All workers’ compensation claims are handled at the state level according to local laws. (Federal workers are one exception, since their workers’ comp claims process is the same everywhere.) If you have a workplace injury or occupational illness in Wisconsin, follow the steps below to apply for benefits. Then, see how the Wisconsin workers’ compensation program changed from 2012 to 2016 in our interactive chart.
How to File Your Wisconsin Workers’ Compensation Claim
Nearly every employer in this state must carry Wisconsin workers’ compensation insurance coverage. Only domestic workers, some farm employees, and volunteers aren’t covered. Federal workers (like postal delivery carriers and VA employees) are covered under the Federal Employers Liability Act. According to the state’s Department of Workforce Development, follow these steps to apply for Wisconsin workers’ compensation benefits:
- Report your work-related illness or injury to your employer as soon as possible. You can seek medical treatment first, of course, but you must report the accident within 30 days. Failing to report your injury or illness within two years may disqualify you from successfully claiming any workers’ compensation benefits.
- Your supervisor then has seven days to report your workplace injury or illness to your employer’s insurance carrier. Once the insurer knows about your accident, the claims administrator must notify the Wisconsin Workers’ Compensation Division within 14 days.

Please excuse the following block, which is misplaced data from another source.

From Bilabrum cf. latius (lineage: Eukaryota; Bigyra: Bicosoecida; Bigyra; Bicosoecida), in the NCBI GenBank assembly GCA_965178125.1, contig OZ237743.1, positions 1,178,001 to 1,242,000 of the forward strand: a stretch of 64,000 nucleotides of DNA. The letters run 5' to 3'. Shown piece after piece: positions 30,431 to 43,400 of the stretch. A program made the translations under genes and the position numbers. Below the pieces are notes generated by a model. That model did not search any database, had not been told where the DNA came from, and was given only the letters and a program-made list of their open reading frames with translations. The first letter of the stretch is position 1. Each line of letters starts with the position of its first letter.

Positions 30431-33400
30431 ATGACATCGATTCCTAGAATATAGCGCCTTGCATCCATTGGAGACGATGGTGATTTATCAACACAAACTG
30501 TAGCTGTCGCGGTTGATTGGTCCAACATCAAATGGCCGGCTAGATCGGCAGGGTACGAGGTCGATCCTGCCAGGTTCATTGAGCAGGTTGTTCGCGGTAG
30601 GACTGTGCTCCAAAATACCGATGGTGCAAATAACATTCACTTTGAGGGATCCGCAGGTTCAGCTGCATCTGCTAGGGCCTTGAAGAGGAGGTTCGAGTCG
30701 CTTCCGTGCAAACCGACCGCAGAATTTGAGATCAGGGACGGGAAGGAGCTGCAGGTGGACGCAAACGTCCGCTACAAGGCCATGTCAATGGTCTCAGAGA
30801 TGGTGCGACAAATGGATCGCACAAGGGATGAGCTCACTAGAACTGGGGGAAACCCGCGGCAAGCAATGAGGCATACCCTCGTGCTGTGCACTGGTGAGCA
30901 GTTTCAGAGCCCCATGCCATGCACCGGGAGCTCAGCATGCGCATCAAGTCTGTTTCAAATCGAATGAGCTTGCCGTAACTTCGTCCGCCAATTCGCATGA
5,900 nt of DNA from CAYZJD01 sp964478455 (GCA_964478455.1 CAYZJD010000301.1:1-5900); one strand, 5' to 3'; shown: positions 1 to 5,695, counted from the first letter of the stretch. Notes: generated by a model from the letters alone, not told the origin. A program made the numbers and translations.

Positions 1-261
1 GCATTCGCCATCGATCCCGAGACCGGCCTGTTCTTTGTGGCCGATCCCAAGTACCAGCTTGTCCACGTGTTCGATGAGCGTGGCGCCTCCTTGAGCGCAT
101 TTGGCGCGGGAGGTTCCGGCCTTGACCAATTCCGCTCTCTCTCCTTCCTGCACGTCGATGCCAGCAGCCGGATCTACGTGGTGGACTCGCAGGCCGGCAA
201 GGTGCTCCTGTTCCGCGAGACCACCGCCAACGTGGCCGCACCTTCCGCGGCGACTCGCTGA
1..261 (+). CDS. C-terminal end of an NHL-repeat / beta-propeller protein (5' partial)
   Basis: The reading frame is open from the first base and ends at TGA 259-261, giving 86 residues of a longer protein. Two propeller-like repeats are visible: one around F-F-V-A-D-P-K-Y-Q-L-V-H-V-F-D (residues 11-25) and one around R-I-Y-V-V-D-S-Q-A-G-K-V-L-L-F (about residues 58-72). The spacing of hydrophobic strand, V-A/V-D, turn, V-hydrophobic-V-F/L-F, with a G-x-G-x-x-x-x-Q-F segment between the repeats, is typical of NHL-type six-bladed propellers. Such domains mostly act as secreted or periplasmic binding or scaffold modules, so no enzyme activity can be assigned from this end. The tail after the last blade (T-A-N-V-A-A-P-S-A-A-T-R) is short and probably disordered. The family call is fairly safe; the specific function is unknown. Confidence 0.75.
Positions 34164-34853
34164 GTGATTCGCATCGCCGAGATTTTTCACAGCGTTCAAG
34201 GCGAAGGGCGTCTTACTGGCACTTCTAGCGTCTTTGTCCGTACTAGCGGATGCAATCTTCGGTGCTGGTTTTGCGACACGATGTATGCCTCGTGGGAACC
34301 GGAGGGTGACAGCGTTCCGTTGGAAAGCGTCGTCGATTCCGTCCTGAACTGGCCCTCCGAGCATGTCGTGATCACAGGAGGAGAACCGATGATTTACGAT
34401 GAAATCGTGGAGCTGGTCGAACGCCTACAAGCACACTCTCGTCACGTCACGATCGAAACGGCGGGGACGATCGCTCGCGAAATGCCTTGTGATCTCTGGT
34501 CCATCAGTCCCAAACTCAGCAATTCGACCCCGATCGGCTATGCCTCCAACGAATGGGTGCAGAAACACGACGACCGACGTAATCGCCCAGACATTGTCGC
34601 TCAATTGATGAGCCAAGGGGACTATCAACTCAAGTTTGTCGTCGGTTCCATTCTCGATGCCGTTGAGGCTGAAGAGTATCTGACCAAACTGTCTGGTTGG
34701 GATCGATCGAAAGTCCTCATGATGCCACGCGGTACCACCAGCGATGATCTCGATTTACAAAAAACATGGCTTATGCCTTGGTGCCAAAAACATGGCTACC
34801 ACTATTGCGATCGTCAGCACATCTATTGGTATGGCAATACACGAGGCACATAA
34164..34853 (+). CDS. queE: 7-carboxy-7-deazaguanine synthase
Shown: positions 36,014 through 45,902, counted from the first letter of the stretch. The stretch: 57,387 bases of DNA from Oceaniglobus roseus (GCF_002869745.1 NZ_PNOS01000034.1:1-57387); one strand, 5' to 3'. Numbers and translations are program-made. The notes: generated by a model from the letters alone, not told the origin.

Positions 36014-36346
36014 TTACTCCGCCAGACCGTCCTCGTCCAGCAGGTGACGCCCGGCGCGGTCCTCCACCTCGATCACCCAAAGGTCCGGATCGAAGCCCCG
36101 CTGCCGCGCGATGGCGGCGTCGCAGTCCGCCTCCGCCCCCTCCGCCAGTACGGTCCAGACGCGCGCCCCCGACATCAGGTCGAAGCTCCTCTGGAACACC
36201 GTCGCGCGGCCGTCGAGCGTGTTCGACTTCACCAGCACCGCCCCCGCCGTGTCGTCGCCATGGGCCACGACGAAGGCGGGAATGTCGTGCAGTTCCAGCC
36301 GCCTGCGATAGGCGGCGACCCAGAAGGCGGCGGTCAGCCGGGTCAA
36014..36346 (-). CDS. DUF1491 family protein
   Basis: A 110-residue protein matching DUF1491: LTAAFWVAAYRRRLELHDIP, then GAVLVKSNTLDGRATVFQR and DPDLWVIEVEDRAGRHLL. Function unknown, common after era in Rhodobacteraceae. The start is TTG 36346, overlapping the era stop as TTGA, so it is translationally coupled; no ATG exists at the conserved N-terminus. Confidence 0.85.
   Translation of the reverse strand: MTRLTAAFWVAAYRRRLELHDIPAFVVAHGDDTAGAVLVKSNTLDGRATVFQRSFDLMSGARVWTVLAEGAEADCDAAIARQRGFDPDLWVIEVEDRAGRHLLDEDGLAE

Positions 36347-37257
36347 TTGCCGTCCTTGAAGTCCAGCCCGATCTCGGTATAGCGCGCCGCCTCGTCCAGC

- Keep all medical bills and payment records to submit to your employer’s insurance provider. The insurance company should pay all reasonable treatment bills. If you have to take off more than 3 days of work, then they’ll compensate you for lost wages.
- You should get an insurance check within 14 days after filing your claim. This will repay you for any out-of-pocket medical expenses.
- If your employer’s insurer denies your claim, apply for a hearing to dispute that decision. If you don’t have an attorney, they’ll refer your case to the Division’s Alternative Dispute Resolution (ADR) Unit instead.
Every Wisconsin workers’ compensation case is different, so your experience may vary. For more about the Wisconsin workers’ compensation program, contact the WC Division staff directly.
Wisconsin Workers’ Compensation Statistics
The Bureau of Labor Statistics (BLS)’ annual statistical report includes data from most state workers’ comp programs. They show all claims filed that year, how many people missed work or changed jobs and individual job sector data. Our chart below shows how the Wisconsin workers’ compensation program changed from 2012 to 2016.
The Wisconsin workers’ compensation program shows some volatility over this five-year period. Total claims filed fell 9% from 2014 to 2015, then rose 5% the very next year. Service-industry workers pretty consistently made up about half the workers’ comp claims filed each year (51%-54%). Employees in that job sector filed 7.3% more claims in 2013 than 2012, then fell 8.2% from 2014 to 2015. Workers who changed jobs or received work restrictions matched the service industry’s trends, except for 2013. Overall, Wisconsin’s mandatory WC coverage means your payments arrive faster compared to most states.
You May Qualify for Legal Assistance
The Wisconsin workers’ compensation claims process seems fairly standard. But if you have preexisting conditions, you could easily be denied benefits. We recommend talking to a workers’ comp attorney about your case before filing your claim. And if your claim’s denied, an experienced attorney is your best option for winning benefits on appeal. All workers’ comp lawyers work on contingency, so you’ll never pay for legal assistance unless your case wins. In fact, attorneys won’t take you as a client unless they believe you’ll win benefits.
Ready to see if you may qualify? Click the button below to start your free online benefits evaluation now!